With the dust still settling from the September 11 attacks on the World Trade Center and anthrax scares rippling through the city, the New York City press and its voters paid little heed to a pair of drug reform-sympathetic candidates, Tom Leighton of the Marijuana Reform Party and Kenny "The Real" Kramer, running as a Libertarian. Suffering an almost total media blackout, both candidates barely cracked the 1% mark, with Kramer polling 2,033 and Leighton polling 1,561 out of almost 1.4 million votes cast. Liberal media mogul turned conservative Republican Michael Bloomberg won the election over Democrat Mark Green with 50% of the vote. The MRP and LP candidates placed sixth and seventh in the nine-man, at least beating former subway shooter and current squirrel-lover Bernhard Goetz, who ran on the Fusion Party ticket.
Other Marijuana Reform Party standard bearers did slightly better, with Dr. Tracy Blevins (aka Marijuana Barbie) pulling down 2% in her bid for city comptroller and Chris Lanois getting an equal share in his race for public advocate, the position long held by Green.
Gary Reams' "Reams Reeferendum," where the Northern Virginia telecom manager turned a bid for the lieutenant governor's office into a de facto plebiscite on marijuana law reform, ran into similar problems. While the campaign had been talking about three, four, or five per cent of the vote and dreaming of 10%, Reams actually polled 1.56%, in line with previous third-party efforts in the state.
"We are both pleased and disappointed," Reams campaign manager Jim Turney told DRCNet. "Where we were able to get our message out, we did well. In Charlottesville, where we campaigned heavily, we got 6.7%, and in two precincts there we got around 10%. But these attacks killed us. In these last few weeks, on the media it's been all anthrax all the time."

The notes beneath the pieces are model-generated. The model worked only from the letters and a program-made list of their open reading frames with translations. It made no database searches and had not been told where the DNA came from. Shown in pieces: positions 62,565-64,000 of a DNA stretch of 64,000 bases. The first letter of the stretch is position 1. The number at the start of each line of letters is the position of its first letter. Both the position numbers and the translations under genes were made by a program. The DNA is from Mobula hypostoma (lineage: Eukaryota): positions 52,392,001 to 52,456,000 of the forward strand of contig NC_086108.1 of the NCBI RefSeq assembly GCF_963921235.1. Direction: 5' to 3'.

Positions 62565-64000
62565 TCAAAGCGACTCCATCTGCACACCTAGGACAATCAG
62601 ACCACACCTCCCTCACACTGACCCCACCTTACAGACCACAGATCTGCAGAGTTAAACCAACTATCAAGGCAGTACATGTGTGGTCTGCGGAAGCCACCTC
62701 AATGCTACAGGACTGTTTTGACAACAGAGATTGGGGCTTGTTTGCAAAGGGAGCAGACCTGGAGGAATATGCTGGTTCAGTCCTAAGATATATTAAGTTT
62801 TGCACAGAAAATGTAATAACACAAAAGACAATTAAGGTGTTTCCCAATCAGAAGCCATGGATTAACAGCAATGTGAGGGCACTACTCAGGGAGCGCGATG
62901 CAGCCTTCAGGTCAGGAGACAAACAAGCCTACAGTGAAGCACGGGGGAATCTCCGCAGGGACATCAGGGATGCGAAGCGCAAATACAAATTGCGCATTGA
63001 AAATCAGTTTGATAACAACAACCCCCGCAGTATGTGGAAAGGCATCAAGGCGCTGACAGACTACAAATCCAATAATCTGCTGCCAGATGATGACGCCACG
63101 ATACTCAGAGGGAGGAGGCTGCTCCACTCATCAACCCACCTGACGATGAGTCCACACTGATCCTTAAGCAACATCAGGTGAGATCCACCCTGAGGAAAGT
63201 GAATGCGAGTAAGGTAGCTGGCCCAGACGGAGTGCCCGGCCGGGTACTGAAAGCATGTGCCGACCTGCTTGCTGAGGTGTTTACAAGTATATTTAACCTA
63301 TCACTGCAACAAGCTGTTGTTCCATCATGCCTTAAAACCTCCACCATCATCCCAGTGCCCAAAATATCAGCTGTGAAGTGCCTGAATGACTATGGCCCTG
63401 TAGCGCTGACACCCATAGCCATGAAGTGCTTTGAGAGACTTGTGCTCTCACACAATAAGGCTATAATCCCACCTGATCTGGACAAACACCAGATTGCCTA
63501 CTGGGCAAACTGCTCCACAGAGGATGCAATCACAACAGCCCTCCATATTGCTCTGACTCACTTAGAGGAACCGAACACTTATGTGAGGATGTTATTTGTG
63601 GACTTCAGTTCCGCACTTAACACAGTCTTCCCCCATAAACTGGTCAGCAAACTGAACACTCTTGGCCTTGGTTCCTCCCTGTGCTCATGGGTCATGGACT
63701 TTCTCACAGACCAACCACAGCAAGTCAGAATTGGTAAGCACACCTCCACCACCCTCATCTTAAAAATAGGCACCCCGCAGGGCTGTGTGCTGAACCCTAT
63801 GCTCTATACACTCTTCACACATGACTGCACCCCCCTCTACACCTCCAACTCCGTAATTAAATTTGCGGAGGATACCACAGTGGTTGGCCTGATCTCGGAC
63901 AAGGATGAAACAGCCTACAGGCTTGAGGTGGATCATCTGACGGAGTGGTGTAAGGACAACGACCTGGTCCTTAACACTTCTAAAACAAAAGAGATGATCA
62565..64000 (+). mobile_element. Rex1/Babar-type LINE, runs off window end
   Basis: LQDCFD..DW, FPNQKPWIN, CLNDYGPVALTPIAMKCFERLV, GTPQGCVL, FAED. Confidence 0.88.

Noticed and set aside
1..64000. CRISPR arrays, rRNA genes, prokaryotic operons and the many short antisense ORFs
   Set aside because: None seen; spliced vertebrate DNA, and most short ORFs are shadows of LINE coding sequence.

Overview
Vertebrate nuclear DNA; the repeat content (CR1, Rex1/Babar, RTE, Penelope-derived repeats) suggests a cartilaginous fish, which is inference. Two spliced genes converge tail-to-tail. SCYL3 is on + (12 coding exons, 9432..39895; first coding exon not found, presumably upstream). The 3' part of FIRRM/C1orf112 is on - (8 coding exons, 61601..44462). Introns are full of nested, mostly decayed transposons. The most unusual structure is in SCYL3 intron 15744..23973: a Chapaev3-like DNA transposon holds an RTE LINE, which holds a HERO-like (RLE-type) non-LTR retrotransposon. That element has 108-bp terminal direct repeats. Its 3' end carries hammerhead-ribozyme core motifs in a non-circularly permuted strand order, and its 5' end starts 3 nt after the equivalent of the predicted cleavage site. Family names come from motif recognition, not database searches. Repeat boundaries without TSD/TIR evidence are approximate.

It was a bizarre campaign season, said Turney. "We weren't battling our opponents as much as we were trying to compete against suicidal terrorists and anthrax mailings. That wasn't fun. And for a few critical weeks, the campaign basically came to a standstill. It would have been viewed as disrespectful to continue."
It is hard to wage a campaign that way, said Turney. "The other campaigns could get around the media blackout by buying ads, but we couldn't afford to do that," he said.
Reams and Turney may be down, but they are definitely not out, said the campaign manager. "Gary will continue to speak out on the issue. We've had some invitations to do op-eds for newspapers in the state, and we'll take advantage of that. And there may be other political opportunities. Gary Reams is now known as the man willing to take a stand on marijuana prohibition. You'll see him on a regular basis."